CHATTANOOGA, Tenn. (BP) — An emphasis on 1-5-1 Harvest Plants brought perhaps the most culturally diverse group of messengers ever to the Tennessee Baptist Convention’s annual meeting Nov. 12-13 at the Chattanooga Convention Center.
Messengers received a written report and heard from various members of the Vision 2021 Transition Team, which has been developing an implementation plan for the report adopted last year from the convention’s Vision 2021 Team. Input for the Transition Team’s report will be received during the coming year, with a vote to be taken at next year’s annual meeting.
The annual meeting drew 1,333 registered messengers from 532 churches, the largest number of messengers since 2007 when 1,506 messengers registered for the annual meeting in Kingsport. The Chattanooga meeting also attracted a large number of visitors, with a total attendance of more than 1,800.
Messengers heard messages from TBC President Dean Haun, SBC President Fred Luter and Chattanooga pastor Robby Gallaty.
Major items of business included the adoption of a $36.5 million budget and the election of Clarksville pastor Larry Robertson as TBC president.
Messengers also received a report on the work of the TBC Executive Board on Tuesday evening (Nov. 13). TBC Executive Director Randy C. Davis’ report included a focus on Harvest Plants and an announcement of a plan to pray across Tennessee in 2014.
1-5-1 Harvest Plants is an initiative to impact lostness in Tennessee. “We must reach the harvest fields of Tennessee,” Davis said. “Together we can impact lostness.”
A video was shown with testimonies of pastors and others involved in piloting 1-5-1 this past year. Many of the plants started in 2013 had representatives at the evening session who were recognized during Davis’ presentation.
Churches were encouraged to sign up to begin harvest plants in 2014. The 1-5-1 initiative entails a commitment to start no less than 1 plant in the year, making an effort with the Lord’s help to reach, win and baptize five people through each plant, and planning on each plant multiplying itself by starting another plant by the end of the first year.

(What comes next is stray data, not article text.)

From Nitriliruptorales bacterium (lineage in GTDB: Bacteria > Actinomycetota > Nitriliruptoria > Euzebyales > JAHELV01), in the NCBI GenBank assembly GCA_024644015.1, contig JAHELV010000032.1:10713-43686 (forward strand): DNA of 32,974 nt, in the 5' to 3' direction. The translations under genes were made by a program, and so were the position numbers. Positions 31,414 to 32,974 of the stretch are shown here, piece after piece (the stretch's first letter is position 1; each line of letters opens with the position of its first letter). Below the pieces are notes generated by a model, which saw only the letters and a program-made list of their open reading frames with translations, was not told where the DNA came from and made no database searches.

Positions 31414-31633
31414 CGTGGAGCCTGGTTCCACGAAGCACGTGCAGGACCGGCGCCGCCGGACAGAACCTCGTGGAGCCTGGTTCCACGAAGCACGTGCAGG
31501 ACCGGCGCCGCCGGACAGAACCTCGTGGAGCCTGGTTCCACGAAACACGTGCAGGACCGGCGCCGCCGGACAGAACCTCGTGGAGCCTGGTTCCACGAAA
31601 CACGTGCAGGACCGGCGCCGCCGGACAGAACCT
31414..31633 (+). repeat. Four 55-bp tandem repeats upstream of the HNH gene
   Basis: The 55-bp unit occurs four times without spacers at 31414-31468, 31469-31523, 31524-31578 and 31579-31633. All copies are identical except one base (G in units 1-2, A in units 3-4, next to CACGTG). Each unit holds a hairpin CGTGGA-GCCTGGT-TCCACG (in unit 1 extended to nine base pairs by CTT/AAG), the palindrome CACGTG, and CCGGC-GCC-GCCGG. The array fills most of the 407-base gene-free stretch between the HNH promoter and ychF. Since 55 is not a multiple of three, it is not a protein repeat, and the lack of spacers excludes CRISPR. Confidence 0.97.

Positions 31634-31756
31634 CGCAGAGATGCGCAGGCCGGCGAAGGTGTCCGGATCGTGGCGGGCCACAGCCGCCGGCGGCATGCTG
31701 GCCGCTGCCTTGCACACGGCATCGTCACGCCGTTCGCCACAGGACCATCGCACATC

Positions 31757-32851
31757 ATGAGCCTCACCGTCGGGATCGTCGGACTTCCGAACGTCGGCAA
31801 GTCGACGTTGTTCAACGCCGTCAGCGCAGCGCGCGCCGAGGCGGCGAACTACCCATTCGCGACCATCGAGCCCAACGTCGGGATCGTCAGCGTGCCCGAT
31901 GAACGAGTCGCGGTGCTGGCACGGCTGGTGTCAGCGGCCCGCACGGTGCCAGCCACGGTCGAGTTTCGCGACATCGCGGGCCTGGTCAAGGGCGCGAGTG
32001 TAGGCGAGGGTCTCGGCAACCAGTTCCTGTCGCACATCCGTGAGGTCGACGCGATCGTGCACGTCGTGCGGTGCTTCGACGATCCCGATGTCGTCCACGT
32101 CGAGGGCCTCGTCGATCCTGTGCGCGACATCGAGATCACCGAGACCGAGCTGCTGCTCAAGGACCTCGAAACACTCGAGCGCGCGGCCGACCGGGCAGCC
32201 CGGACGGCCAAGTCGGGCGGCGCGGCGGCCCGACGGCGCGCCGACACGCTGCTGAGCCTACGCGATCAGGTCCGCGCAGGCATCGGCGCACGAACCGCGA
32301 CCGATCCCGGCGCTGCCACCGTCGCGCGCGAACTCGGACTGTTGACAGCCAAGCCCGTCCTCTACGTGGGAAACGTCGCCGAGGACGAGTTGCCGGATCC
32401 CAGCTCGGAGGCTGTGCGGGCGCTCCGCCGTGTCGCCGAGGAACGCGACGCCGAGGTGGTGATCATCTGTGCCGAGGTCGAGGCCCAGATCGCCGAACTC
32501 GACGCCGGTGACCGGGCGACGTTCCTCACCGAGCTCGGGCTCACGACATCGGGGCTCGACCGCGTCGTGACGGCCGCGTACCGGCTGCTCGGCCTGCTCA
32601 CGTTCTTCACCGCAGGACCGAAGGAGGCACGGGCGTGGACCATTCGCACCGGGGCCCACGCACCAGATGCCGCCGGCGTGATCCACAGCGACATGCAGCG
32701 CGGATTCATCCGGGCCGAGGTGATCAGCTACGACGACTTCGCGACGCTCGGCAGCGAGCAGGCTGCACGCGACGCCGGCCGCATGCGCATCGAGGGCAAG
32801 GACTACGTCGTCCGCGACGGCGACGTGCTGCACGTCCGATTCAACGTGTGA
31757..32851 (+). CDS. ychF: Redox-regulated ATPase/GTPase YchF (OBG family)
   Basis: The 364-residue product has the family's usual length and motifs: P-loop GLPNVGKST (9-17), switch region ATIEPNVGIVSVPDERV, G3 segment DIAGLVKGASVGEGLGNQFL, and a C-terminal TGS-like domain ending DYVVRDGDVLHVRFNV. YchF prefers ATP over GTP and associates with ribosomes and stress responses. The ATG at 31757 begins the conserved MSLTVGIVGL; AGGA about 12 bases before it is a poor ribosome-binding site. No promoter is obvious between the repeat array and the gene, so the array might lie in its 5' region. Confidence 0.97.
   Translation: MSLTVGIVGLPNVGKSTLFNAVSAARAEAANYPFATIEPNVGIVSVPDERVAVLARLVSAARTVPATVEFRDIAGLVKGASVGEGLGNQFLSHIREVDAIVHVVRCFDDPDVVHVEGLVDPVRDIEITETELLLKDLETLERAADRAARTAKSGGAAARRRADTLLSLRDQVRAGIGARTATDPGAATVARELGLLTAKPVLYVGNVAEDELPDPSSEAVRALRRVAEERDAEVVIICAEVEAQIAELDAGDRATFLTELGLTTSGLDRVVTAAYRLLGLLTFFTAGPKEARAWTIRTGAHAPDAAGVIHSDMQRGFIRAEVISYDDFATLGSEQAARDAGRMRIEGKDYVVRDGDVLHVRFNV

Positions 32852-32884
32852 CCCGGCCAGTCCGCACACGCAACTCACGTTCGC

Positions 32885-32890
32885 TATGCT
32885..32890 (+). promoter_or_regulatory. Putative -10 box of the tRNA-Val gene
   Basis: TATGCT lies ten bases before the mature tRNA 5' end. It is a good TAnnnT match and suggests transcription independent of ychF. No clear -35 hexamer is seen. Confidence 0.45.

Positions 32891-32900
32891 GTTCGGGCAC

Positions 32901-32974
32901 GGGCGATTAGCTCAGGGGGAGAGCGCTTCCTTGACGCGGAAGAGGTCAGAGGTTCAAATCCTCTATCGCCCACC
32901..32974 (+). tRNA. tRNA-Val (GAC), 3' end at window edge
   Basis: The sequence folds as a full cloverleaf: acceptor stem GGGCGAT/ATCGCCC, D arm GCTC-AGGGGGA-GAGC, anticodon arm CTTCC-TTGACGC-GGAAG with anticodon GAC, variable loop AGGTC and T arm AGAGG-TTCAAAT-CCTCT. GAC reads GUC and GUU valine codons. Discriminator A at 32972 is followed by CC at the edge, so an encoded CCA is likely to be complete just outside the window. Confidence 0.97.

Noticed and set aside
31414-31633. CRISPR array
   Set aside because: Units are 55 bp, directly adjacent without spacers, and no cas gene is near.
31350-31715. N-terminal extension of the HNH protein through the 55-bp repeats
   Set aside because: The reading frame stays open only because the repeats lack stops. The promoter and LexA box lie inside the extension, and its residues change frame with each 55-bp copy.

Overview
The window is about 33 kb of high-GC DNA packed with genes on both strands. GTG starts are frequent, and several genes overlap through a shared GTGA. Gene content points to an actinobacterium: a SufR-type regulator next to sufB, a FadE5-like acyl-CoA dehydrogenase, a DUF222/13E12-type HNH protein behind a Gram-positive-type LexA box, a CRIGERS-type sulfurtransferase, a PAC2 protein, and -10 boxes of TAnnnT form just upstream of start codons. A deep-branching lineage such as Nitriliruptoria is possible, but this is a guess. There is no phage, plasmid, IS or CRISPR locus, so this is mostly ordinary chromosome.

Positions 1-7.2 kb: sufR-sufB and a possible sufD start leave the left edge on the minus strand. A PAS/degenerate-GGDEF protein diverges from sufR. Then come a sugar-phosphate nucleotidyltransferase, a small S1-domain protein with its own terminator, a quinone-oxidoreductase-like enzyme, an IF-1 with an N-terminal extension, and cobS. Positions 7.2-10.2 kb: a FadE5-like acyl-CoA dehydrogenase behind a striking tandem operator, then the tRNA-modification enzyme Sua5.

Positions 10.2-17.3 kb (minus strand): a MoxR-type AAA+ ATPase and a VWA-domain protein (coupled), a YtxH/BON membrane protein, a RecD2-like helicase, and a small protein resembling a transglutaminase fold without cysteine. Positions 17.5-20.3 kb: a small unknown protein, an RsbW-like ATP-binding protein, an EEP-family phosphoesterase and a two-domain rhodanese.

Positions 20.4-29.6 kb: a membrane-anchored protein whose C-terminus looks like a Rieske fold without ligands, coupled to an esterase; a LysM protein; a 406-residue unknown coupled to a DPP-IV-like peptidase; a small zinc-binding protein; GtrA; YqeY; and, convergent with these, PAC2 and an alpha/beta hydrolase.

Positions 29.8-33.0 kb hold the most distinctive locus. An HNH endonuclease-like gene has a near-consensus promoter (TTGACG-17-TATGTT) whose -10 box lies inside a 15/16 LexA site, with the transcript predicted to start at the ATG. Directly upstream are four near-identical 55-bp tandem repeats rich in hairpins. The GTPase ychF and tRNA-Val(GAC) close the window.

“Plants” can consist of churches (a new work that will carry out all the functions of a church), groups (similar to branches but not connected to any other program of the church) or branches (extensions of existing on-campus Bible studies).
Bobby Welch, TBC associate executive director, told the TBC’s Baptist and Reflector newsjournal earlier this year that “all of these plants will be focused on reaching lost people where they live, work and play.”
Davis cited statistics demonstrating the need for a Kingdom impact in the state, noting there are an estimated 3.65 million people in Tennessee who do not know Jesus Christ as Lord and Savior, with 30,000-plus people dying and going to hell each year. He added that in just a three-day period statistics show that 400 people will die in the state without accepting Jesus Christ as Lord of their life.
Despite the population of the state more than doubling since 1948, baptisms in 2012 by Tennessee Baptist churches were the lowest since then.
Davis illustrated the need to reach the youngest generation by bringing 10 children from the Chattanooga campus of Tennessee Baptist Children’s Homes to the platform. He took the hand of one of the children and led her from the group. He told messengers that trends show that only one of 10 children today will come to know Christ as Savior “unless churches wake up from their slumber and regain a passion to fulfill the Great Commission.”
Davis acknowledged that he does not know how long it will take to turn around this “nosedive” in the number of baptisms in Tennessee. He introduced Tennessee Baptists to the “Salvation Bell” which has been placed on the back of an older truck with more than 100,000 miles on it. The truck and bell (on loan from First Baptist Church in Sevierville) will be driven to every county in the state in 2014, Davis said.
“We are going to all 95 counties in Tennessee to ring the Salvation Bell and we will be praying all over this state. That’s where it starts,” Davis stated.
The TBC leader read a quote from former President John F. Kennedy in his 1961 inaugural address: “United, there is little we cannot do in a host of cooperative ventures. Divided, there is little we can do … for we dare not meet a powerful challenge at odds and split asunder.”
“Tennessee Baptists,” Davis said, “the only thing we need to fight about is hell and the devil over lost souls. We must join our hands together for the next generation.”
Officers elected, budget approved
Larry Robertson, pastor of Hilldale Baptist Church in Clarksville, was elected as TBC president, the lone nominee for the office.
Robertson was nominated by Roc Collins, pastor of Indian Springs Baptist Church in Kingsport, who noted that Hilldale gives 10 percent of its undesignated receipts through the Cooperative Program and 3 percent to the local Baptist association. Collins added that in Robertson’s 11 years as pastor of the church, attendance has grown from 800 to 1,400 people meeting on two campuses. Finally he noted that Robertson has started or supported six churches and Hilldale currently is planting two churches.
Steve Freeman, pastor of Grace Baptist Church in Springfield and outgoing president of the TBC Pastors Conference, was elected first vice president, also the lone nominee. Brent Moore, pastor to adults at First Baptist Church in Clarksville, was elected second vice president in a ballot with Todd Stinnett, pastor of Lebanon Baptist Church in Talbott. Moore was elected with 228 votes or 53.8 percent of the vote.